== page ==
To help make further sense of all this, I have prepared some charts outlining and defining common terms you might come across is the Threat Risk Assessment findings report (see below).  Also, check out the Security Threat Risk Assessment - Findings Report Template.

I hope it makes your Monday mornings a little more enjoyable.

Author: Stewart Allen is a certified Information Security Consultant with over 12 years of experience specializing in Health Care and Financial Service industries. Acting as an Information Security Advisor, Mr Allen is responsible for finding opportunities for his clients to achieve their business goals, while helping to ensure information assets are secure. If you would like to learn more about the author he can be found on LinkedIn at


Risk Ratings:


Risk Level

Technical Meaning

Business Risk Meaning

Action to Take


There is an existing threat out there that could take advantage of the finding if not corrected. The exploitation would lead to loss of service, root level access, or unauthorized disclosure of data.
(Virus/Worm/Exploit )

The finding will result in a direct violation of a corporate policy, governance item, or would put the business in peril if the finding became a reality. (catastrophic failure of critical service)

Treat these as the name states – Critical. Do no move forward in the project until each finding is addressed


The finding would be easy to exploit if discovered and would bypass any security controls in place. Could lead to loss of service, root level access, or unauthorized disclosure of data. (Missing patches)

The finding is in violation of a corporate policy, governance item, or the business reputation could be in jeopardy if the finding became a reality. (client data hosted live on the internet and is stolen)

These findings need to be addressed before the project is put into production. Any item not addressed will require a risk acceptance sign-off from Sr management.


There are security controls in place to protect against the finding; however a skilled malicious user could exploit the finding. (buffer overflow condition in application source code)

The finding illustrates the organization is not following best practice. (clients are not notified to expect a fax before it is sent)

If you can not correct them now, make sure to correct them after the go-live. If you fail to correct them, expect them to escalate to a High rating.


Security controls are in place to protect against the finding or there is no risk to the organization based on the security controls in place.
(Missing patch for MSN Messenger that is not used)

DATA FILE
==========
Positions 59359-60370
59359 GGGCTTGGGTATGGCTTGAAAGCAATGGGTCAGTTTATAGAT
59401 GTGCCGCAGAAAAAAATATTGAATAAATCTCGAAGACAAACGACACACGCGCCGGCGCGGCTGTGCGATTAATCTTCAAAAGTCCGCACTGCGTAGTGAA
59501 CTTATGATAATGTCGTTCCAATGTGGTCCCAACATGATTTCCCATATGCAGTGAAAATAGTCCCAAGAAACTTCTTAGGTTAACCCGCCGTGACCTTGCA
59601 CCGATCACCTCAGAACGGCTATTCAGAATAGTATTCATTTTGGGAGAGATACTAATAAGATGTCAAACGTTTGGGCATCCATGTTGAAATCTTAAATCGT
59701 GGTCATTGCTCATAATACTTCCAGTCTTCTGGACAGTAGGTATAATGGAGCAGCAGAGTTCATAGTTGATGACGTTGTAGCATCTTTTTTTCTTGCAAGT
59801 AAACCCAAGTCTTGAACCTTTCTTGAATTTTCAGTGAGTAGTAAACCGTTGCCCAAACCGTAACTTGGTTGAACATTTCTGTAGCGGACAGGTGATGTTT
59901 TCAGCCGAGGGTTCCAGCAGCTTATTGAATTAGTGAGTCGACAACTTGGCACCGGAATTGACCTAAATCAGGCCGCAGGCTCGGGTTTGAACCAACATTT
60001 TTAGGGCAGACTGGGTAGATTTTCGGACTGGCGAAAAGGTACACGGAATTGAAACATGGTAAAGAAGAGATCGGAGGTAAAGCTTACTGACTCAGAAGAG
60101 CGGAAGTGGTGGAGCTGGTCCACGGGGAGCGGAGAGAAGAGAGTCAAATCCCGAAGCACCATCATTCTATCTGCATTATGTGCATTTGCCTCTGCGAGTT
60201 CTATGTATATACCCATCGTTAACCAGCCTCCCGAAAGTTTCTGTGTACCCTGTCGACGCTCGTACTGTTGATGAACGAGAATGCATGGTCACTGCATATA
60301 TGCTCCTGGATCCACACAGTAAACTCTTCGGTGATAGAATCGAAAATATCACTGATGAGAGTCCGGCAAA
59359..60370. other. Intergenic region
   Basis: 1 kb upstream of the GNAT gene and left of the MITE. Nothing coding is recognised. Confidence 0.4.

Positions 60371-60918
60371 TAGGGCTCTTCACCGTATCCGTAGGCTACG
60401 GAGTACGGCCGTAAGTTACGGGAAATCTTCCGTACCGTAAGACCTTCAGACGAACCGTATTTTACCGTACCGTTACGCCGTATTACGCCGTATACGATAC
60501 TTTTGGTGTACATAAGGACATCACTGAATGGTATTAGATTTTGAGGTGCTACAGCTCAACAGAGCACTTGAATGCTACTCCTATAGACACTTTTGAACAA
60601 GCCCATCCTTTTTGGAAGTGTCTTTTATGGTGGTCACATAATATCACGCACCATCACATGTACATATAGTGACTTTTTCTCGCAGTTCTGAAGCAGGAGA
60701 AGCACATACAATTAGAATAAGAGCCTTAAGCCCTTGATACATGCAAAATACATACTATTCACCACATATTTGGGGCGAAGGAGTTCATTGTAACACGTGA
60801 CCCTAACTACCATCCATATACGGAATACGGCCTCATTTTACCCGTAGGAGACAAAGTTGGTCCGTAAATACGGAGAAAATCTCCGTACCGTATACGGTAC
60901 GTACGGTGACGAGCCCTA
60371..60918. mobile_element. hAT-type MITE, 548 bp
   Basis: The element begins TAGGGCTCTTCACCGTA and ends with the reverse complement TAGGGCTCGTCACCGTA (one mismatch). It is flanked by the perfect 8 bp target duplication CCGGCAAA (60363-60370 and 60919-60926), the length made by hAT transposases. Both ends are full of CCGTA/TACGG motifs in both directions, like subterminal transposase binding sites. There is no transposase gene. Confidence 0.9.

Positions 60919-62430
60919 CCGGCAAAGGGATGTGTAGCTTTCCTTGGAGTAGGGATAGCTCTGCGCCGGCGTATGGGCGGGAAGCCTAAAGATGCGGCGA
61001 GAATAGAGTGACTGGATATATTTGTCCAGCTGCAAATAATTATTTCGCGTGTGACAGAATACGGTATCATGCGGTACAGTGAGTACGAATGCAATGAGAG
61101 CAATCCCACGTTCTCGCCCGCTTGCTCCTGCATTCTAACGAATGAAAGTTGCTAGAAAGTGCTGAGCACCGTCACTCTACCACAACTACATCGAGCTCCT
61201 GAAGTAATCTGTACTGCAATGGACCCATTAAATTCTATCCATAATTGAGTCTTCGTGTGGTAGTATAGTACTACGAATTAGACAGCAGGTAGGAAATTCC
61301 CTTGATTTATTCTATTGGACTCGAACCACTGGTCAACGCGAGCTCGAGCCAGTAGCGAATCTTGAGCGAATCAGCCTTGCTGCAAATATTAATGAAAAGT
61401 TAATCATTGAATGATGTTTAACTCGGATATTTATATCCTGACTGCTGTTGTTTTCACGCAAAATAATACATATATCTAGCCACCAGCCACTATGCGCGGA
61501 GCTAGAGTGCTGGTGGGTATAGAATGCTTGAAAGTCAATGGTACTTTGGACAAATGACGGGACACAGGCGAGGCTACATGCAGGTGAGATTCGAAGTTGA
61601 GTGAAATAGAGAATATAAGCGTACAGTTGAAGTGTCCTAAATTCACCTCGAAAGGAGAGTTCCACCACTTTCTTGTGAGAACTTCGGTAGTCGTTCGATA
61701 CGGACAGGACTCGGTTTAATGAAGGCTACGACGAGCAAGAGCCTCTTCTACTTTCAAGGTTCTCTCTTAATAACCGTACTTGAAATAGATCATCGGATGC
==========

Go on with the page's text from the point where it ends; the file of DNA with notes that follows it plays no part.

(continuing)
The finding is highlighting information that the organization should be aware of but does not present any risk. (client data is retained for 7 years when policy requires only 5 years)

Read and understand these findings. Sometimes they will uncover bigger findings down the road or for the next project.




Technical Meaning

Business Risk Meaning

Action to Take

Buffer / Heap or Stack Overflow

Attempting to overwrite a known memory buffer to cause it to overflow. When it overflows the application using the buffer could cease to work or the attacker can inject new instructions into the buffer to gain command and control access.

If a system is vulnerable to buffer, heap or stack overflows then the availability of the service can not be relied on. SLAs will be affected. Time sensitive services should not be used on this system.

This is a challenging issue that companies like Microsoft correct on a regular basis. (patch your systems)
If it is an in-house application, assign a specific developer the responsibility for correcting it.

Cross site scripting

An attacker injects malicious scripts into the otherwise trusted web site to trick unsuspecting users into running code or re-directs them to a un-trusted version of the website.

This is the most common form of phishing attacks and could result in lose of reputation or trust from your business partners if your clients are constant victims.

Corrective action is straight forward once detected, but detecting this vulnerability requires a skilled analyst. Take the time to find and correct before going into production.

SQL Injection

An attacker uses a common SQL query via an input data field like a form on a web page or a client utility. (Insert/Update/Delete)
If successful they can execute administration operations on the database and in some cases issue commands to the operating system.

A hacker is able to bypass front end security controls and gain direct access to information stored in a database. The integrity of the data can no longer be trusted and this will lead to information disclosure.

A powerful exploit that is straight forward to correct and must be validated. Ensure this is corrected before going into production

Remote code execution

A program code injection attack that is usually very specific against a vulnerable application running on a remote system that requires a skilled hacker to pull off correctly. (malicious SQL stored procedure)

A hacker is able to remotely issue commands to your servers. In other words, you no-longer can trust the services, information, or availability of this system.

Have a complete review of the security architecture completed before going to production or if there are patches specific to the findings ensure they are applied.

Information Disclosure

Security controls are not preventing the information asset from being disclosed to unauthorized persons.

If someone outside of the confidentiality ring of trust was to gain access to an information resource there would be unauthorized disclosure of information. This is what happens when laptops go missing that are not encrypted.

Information Disclosure is a serious issue that must be addressed to avoid making the headlines. Encryption and multi-factor authentication are used to combat this.

For more Information Security terms and definitions NIST has an excellent document you can reference: